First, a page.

Just last week, Geddert  filed a motion to dismiss the accusations against him in the civil suit, saying he is not culpable and that the statute of limitations has expired, so therefore he had no obligation to report alleged sexual abuse.

One woman, who spoke to 6 News anonymous because she is a victim of sexual assault, was a gymnast at  Twistars  Gymnastics Club on and off for roughly eight years. She said she was 12-years-old when Geddert began coaching her.

"It has always made me sick and hurt that he had gotten away with so much," she said.

"There were good times that John helped me out but when his temper was bad, it was bad."

"I was dropped from about 15 feet in the air in a spotting belt because I didn't make the corrections he [Geddert] wanted me to make, landing on my back on a thin mat," she said. "I was shoved off the beam when he was mad or pushed, and numerous pieces of mats, water bottles, and ice thrown at me when he was mad."

The woman added that during what's called "two-a-days"  Geddert  would make the gymnasts stretch between two mats.

"He forced me to go all the way down...and  pulling my hamstring," she said. "Even though we cried and asked for him to stop, he wouldn't."

Another former Twistars gymnast who talked to 6 News under the condition she would remain  anonymous because she's a victim of sexual assault,  said MSU and  Twistars  should be held accountable for the years of abuse by  Nassar.

"Larry  Nassar  abused me and I want to see all those who gave him access to me and did not properly protect me, to take accountability and some responsibility for this," she said.  "I'm angry and I'm hurt. None of this is remotely okay and it affects one mentally in more ways than someone on the outside can even imagine."

"Currently MSU and  Twistars  are trying to get out of this untouched and speaking for myself and my teammates we can't see this happen. This is not fair they are to blame."

The grandmother of a gymnast, who spoke to 6 News under the condition that she would remain anonymous, due to fear of retaliation, said that while Twistars offers "high quality" training, the atmosphere isn't always positive, adding that there's a lot of bullying.

"He's [Geddert] a high quality coach, but when he's not happy with your performance, he's mean and a bully. I believe in many cases, the girls comply due to fear," she said. "I'm not saying that's true of all of them, but the ones he does that to, are at his mercy. I believe he requires their "submission" to him. They will obey. I think he likes that power."

These allegations against  Geddert  prompted 6 News to dig deeper into the gymnasts' accounts.

Through the course of our investigation, we discovered that the  Twistars  owner has been investigated by law enforcement for assault and battery.

Police reports obtained by 6 News  show that  Geddert  was subject to a criminal investigation in  2013. In that case, the Eaton County  Prosecutor's Office said there was enough evidence to charge Geddert, but allowed him to seek counseling instead.

Eaton County Prosecutor  Doug Lloyd told 6 News that a "determination was made to resolve the case short of a plea."

The report said that if  Geddert  did not complete counseling, it would issue charges.

According to the report, two months later, Geddert  completed counseling.  It is not clear what kind of counseling he was in or how long it lasted.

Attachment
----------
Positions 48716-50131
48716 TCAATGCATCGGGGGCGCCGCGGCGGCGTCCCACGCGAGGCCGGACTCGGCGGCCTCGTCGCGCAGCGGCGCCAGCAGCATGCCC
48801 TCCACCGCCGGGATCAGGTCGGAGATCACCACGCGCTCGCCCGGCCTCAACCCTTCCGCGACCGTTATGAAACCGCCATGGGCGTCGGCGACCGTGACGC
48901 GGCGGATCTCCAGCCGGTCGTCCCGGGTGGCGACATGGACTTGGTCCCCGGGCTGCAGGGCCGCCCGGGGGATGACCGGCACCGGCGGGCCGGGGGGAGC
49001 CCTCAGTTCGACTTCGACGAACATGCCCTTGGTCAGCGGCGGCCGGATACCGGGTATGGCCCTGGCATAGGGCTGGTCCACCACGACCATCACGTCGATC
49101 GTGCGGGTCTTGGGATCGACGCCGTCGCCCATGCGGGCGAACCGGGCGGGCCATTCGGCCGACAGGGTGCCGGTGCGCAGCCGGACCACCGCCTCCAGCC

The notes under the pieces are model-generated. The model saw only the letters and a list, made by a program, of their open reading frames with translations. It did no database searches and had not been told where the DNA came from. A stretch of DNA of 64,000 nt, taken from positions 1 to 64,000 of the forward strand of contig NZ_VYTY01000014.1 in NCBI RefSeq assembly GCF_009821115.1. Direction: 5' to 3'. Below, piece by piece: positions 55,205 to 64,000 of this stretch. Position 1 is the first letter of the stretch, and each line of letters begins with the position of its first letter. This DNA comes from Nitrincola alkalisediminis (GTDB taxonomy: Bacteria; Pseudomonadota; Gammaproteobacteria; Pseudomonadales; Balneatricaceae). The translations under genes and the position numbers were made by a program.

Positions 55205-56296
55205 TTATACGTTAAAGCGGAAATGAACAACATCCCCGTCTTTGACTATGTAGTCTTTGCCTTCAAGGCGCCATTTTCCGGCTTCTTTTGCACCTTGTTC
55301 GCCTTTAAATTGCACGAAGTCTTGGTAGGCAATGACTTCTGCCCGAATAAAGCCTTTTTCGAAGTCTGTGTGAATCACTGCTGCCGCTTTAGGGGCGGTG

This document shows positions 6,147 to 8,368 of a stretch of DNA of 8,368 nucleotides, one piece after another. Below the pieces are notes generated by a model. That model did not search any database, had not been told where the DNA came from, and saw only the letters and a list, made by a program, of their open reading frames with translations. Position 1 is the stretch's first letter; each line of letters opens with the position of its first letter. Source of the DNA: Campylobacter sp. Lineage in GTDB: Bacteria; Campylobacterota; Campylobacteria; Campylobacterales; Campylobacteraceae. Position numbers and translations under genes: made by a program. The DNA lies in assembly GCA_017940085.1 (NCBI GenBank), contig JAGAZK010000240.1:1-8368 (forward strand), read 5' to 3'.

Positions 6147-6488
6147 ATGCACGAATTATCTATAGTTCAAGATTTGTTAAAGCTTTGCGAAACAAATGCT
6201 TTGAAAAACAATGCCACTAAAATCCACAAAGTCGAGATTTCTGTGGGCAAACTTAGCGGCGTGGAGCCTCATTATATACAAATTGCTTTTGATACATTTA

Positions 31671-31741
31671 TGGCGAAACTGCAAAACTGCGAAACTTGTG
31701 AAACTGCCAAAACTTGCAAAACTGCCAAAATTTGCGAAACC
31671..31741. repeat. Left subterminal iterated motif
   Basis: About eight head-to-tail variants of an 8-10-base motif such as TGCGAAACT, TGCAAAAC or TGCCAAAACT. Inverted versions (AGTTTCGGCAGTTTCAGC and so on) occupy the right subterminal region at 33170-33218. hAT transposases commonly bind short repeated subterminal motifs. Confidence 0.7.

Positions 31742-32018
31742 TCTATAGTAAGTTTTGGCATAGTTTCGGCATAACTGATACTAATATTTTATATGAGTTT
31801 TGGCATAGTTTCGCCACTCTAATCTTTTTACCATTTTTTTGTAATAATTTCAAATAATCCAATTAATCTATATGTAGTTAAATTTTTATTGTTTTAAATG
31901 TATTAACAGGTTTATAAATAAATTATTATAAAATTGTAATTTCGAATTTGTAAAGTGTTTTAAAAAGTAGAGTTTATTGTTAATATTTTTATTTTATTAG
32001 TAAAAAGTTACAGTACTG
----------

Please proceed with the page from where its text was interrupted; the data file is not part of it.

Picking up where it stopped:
"I was disappointed of course, but not surprised," the grandmother of the gymnast said. "That is why rarely, if ever, anyone stands up to him. He gets away with it time and time again. If a parent wants their daughter to be successful in the sport you don't cross him."

6 News has reached out to Geddert  multiple times for comment on this story. Through a public relations spokeswoman, the  Twistars  owner declined to comment, citing the fact that he was never officially charged.

Police aren't the only ones who have looked into Geddert's behavior.

In December 2013, a former employee of  Twistars  Gymnastics Club sent a seven-page letter to USA Gymnastics at the attention of President and CEO Steve Penny.  Her name has been redacted.

The letter, dated December 4,  2013,  accuses Geddert of maintaining a "hostile" and "unprofessional environment."

It claims he would "scream at," "belittle," and "punish gymnasts so badly, one of them tried to take her own life."

The letter lists a number of specific dates and details incidents that allegedly occurred while the former employee worked at Twistars. She describes a hostile environment not only for the workers, but  the gymnasts as well.

The employee also said in the letter that Geddert  refused to pay her everything she was owed once she stopped working there.

USAG Spokeswoman Leslie King said, "We acknowledge receiving the referenced letter and confirm that it was investigated and addressed through the member misconduct process as outlined in the organizations bylaws."

When asked what Geddert was being investigated for and how USAG "addressed"  the issue, King said USAG does not comment publicly on member misconduct issues, "unless the action taken involves a public result."

King declined to comment any further on the action taken against Geddert and the reason for it.

USA Gymnastics CEO Steve Penny resigned in March 2017 amid sex abuse allegations surrounding Nassar and how USA Gymnastics handled complaints.

6 News has been covering the Larry Nassar investigation and looking into the organizations named in the civil lawsuit since this story broke.

In a sentencing memorandum filed last week, the Michigan Attorney General's office asked the judge to sentence the former MSU doctor to 40 to 125 years in prison.

The former doctor's sentencing hearing in Eaton County begins on January 31.

He has already been sentenced to 60 years on three counts of federal child pornography charges.